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Tatler magazine’s Catherine, Princess of Wales portrait sparks debate | CNN


A new portrait of Catherine, Princess of Wales has stoked controversy online, with some royal fans criticizing the work for its portrayal of the future British Queen.

The painting, by British-Zambian artist Hannah Uzor, features on the cover of the July issue of Tatler magazine. It aims to honor the “strength and dignity” of the princess, according to a statement from the publication sent to CNN Thursday.

It depicts Catherine during her appearance at the first state banquet of King Charles III’s reign, and Uzor said she studied photographs of the princess in the process of creating the work.

“When you can’t meet the sitter in person, you have to look at everything you can find and piece together the subtle human moments revealed in different photographs: do they have a particular way of standing or holding their head or hands? Do they have a recurrent gesture?,” she said in the statement.

Yui Mok/Reuters

The Princess of Wales pictured at the state banquet on November 21, 2023.

Uzor also revealed that Kate’s recent video announcing a cancer diagnosis informed the work.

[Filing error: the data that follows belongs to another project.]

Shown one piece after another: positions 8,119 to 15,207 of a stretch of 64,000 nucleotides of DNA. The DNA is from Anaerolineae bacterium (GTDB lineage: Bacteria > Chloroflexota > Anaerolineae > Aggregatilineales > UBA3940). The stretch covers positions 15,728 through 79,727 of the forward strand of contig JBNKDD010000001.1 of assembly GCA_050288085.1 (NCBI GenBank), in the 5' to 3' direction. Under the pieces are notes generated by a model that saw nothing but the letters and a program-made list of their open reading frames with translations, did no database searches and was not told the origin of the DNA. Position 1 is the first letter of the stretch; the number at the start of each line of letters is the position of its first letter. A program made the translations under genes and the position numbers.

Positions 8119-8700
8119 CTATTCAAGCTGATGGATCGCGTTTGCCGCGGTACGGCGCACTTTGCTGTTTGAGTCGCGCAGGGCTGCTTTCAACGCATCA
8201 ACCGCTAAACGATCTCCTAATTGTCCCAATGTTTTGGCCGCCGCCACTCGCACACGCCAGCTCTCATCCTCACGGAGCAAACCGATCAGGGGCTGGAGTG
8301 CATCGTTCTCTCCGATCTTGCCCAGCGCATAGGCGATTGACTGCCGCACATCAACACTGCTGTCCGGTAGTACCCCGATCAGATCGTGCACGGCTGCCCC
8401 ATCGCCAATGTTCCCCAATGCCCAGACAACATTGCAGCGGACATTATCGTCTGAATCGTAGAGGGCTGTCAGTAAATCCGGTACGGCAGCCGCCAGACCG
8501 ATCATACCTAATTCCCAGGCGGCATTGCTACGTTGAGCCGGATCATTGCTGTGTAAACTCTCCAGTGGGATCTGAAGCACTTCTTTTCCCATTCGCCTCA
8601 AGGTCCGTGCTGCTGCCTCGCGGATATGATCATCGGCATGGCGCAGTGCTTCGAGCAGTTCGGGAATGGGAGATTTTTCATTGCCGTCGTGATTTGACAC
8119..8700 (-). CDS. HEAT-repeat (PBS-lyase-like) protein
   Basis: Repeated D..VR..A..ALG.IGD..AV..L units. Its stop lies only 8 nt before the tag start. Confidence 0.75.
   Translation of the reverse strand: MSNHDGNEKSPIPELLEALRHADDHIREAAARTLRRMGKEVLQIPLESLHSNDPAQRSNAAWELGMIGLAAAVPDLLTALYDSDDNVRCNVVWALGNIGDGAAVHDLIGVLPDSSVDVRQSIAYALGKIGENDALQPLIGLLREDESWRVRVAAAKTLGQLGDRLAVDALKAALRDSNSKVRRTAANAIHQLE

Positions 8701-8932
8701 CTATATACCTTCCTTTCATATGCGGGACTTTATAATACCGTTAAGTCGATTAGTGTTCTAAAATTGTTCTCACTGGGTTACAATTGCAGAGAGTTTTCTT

“All my portraits are made up of layers of a personality, constructed from everything I can find about them,” she said in the statement.

However, not everybody appreciated the portrayal of the princess.

“This is dreadful – somehow, I’m not sure the artist is a fan of the Princess – it looks like a bad GCSE project,” reads one comment under a post from Tatler on X.

“This looks nothing like the Princess of Wales. It’s so awful, it’s disrespectful,” reads another.


Artist Hannah Uzor.

“I agree with the sentiments of strength and dignity but the portrait lacks any resemblance to the Princess of Wales,” said another.

However, some did praise the work, with one calling the painting “beautiful.”

“Am I the only person who likes this? It’s art, not a photo,” wrote another commenter.

And it wasn’t just social media users who reacted to the painting.

Alastair Sooke, chief art critic at UK newspaper The Daily Telegraph, said in an article that the painting was “intolerably bad” and “shows no flicker of resemblance to its subject.”

“Has there been a flatter, more lifeless royal portrait in living memory?” Sooke wrote. “Beneath a Lego-like helmet of unmodulated, monotonously brown ‘hair,’ this Princess of Wales has as much charisma as a naff figurine atop a wedding cake.”

Kate Mansey, royal editor at The Times of London, was also non-plus.

“I’m not quite sure what to say about this one, except, hmm…” she wrote on X.

The backlash follows a similar discussion surrounding the first official portrait of King Charles III since his coronation, which was revealed earlier this month.

The 8.5 by 6.5-foot painting by British artist Jonathan Yeo depicts the monarch wearing the uniform of the Welsh Guards, sword in hand, against a fiery red background that appears to almost swallow him whole, as a butterfly looks like it’s about to land on his shoulder.

While the King is reportedly happy with the portrait, others criticized the lurid red brushstrokes, with one person likening it to a “poster for a horror film.”

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